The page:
Increase Performance and lifespan of SSDs & SD Cards

SSDs (solid-state drives) and SD (Secure Digital) cards have a limited number of writes before they wear out. To get the most out of this storage type lets investigate, then make a few adjustments to maximize the life of your SSDs and SD cards. Article refreshed from 3 years ago.


Using iotop to monitor and minimize reads/writes

Use can your Linux distro’s package manager to install iotop which is a top like utility for disk I/O. It monitors disk I/O usage information output by the Linux kernel (2.6.20+) and displays a table of current usage by processes on the system. Use iotop with the following options:

iotop -oPa

Then let iotop monitor things for a few mins or hours depending on how intense disk I/O is. This will result in a top-like screen which makes it easy to identify processes that are hogging your disk I/O.  Have a look at the screenshot below as an example. I used the iotop -oPa command and let it sit for a few minutes in the background:


See MySQL tuning and PHP performance tips. You cannot always eliminate all disk I/O especially for services like MySQL and PHP (pictured above). What you are looking for are processes hogging disk I/O without good reason. Below are general tips for avoiding some common disk overhead.


noatime Mount Flag

Using the noatime mount flag in the /etc/fstab file stops the logging of read access times to the file system. The noatime mount flag eliminates the need for the system to make timestamp writes for files which are simply being read. Since writes are more expensive this often results in measurable performance gains.

Here’s what this line should look like in /etc/fstab:

/dev/sdxxxxxx / ext4 discard,noatime,errors=remount-ro 0 1


Temporary directories as tmpfs

If your system has enough memory, you can mount some temporary directories as a tmpfs. This reduces unnecessary writes to the SSD. Again edit /etc/fstab:

# SSD tweak: temporary directories as tmpfs
tmpfs   /tmp       tmpfs   defaults,noatime,mode=1777   0 0
tmpfs   /var/tmp   tmpfs   defaults,noatime,mode=1777   0 0


Avoid heavy use of Swap Space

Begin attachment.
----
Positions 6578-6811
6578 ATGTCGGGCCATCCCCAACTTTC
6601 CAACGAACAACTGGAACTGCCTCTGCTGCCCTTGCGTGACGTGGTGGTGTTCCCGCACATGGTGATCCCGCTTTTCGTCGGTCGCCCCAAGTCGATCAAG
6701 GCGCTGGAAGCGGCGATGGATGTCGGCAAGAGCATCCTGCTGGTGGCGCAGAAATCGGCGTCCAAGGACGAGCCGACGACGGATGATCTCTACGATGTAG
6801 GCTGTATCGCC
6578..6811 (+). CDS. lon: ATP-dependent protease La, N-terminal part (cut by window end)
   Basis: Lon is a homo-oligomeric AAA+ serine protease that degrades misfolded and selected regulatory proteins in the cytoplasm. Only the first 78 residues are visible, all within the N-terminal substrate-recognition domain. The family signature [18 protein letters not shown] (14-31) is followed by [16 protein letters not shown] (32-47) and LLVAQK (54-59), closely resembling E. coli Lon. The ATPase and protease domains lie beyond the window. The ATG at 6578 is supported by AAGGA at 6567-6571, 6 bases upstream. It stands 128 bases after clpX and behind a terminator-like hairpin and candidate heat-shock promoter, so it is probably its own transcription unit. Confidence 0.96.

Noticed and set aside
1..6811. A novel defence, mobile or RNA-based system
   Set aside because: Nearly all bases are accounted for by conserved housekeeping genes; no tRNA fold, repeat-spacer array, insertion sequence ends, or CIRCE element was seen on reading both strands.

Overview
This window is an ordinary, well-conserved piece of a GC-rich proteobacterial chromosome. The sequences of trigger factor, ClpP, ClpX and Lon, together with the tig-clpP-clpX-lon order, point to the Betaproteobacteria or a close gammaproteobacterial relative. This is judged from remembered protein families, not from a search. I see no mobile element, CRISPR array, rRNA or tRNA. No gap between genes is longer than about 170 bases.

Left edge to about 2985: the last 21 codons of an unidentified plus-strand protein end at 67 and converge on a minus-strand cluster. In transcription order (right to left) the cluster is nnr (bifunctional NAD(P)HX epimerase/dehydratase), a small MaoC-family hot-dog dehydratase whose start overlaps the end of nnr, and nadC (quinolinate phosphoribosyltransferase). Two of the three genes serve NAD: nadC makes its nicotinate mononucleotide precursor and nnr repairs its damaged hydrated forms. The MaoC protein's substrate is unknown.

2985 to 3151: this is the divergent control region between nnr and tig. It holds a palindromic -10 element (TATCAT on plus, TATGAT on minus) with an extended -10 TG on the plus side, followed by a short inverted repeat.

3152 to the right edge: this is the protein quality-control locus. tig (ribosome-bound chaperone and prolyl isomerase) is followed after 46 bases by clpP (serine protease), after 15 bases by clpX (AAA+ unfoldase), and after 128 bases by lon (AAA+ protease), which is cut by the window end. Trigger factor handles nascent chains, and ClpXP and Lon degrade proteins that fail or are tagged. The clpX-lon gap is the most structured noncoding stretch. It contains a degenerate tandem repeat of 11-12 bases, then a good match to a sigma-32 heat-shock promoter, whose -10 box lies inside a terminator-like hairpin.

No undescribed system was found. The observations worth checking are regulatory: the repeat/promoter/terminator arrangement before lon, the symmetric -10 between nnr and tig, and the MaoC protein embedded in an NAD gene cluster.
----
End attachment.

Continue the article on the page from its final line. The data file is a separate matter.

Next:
This is a recommended tweak for SSDs and SD cards on systems using a swap partition, this will reduce the “swappiness” of your system, thus reducing disk swap I/O.  On Debian/Ubuntu (or Red Hat/CentOS) add or modify the following in /etc/sysctl.conf (or the equivalent config file).

# Decrease swap usage

If you have lots of free RAM and understand the risks, you can avoid adding swap completely, or just use this instead.
(However, please read Linux Performance: Why You Should Almost Always Add Swap Space or check if you need more RAM, read: Does your Linux server need a RAM upgrade? Lets check with free, top, vmstat and sar.)



Reduce logging writes

Disable access logs for Apache, Nginx, mail server and other services you have installed. Once your system is stable, you can reduce system log levels from info, to warn or even error OR if you don’t mind losing log files between boots move them to tmpfs by editing /etc/fstab:

tmpfs /var/log tmpfs defaults,noatime,mode=0755 0 0

For journalctl you can tweak this in /etc/systemd/journald.conf.


Mount even more directories with heavy I/O to tmpfs

For example mount the WordPress cache directory from disk to tmpfs:

tmpfs /full/path/to/wp-content/cache tmpfs defaults, size=1G 0 0


profile-sync-daemon (for desktop only)

If you’re not optimizing a web server and you use Firefox, Chrome, etc., then install the profile-sync-daemon. The Profile-sync-daemon (psd) is a tiny pseudo-daemon designed to manage your browser’s profile in tmpfs and to periodically sync it back to your physical disc (HDD/SSD).


Disable journaling on an ext4 filesystem

You will have to unmount the file system partition first. Then if you know what you are doing (Update: read this first and backup) use the following commands:

tune4fs -O ^has_journal /dev/sdxxx
e4fsck –f /dev/sdxxx
sudo reboot


I/O Scheduler

Consider switching from the CFQ to NOOP or Deadline. Both offer better performance on SSDs and SD cards.

Check which scheduler you are using with the following command (replace sdX):

cat /sys/block/sdX/queue/scheduler

Change the scheduler by adding the kernel parameter “elevator=noop”. (Red Hat/CentOSDebian/Ubuntu)



TRIM allows Linux to inform the SSD which blocks of data are no longer considered in use. Therefore, when you delete a file, your SSD is now able to write data to blocks as if it they were brand new without having to perform the cumbersome deletion process. In essence, TRIM makes sure that your SSD’s performance doesn’t degrade too much with use.

Check if your SSD or SD card supports TRIM:

sudo hdparm -I /dev/sda | grep "TRIM supported"

If it does, then add TRIM as a daily cron job:

echo -e "#\x21/bin/sh\\nfstrim -v /" | sudo tee /etc/cron.daily/trim

Make the cron job executable using:

sudo chmod +x /etc/cron.daily/trim

This will run every day to avoid slowing down your writes.

EDIT: Using a Linux distribution which supports TRIM by default (ex. Ubuntu 14.04+) is helpful.


Further increase performance and life of SSDs & SD Cards

— Use larger SD cards. Writes are spread based on the size of storage, so the larger the storage, the less it will repeatedly write over the same areas, less wear.
— You get what you pay for. Cheap SSDs and SD cards usually will not last as long or perform as fast.
— Use this command to check for issues and lifespan:

sudo smartctl -a /dev/sdxxx 

Last updated: Jan 30th 2018


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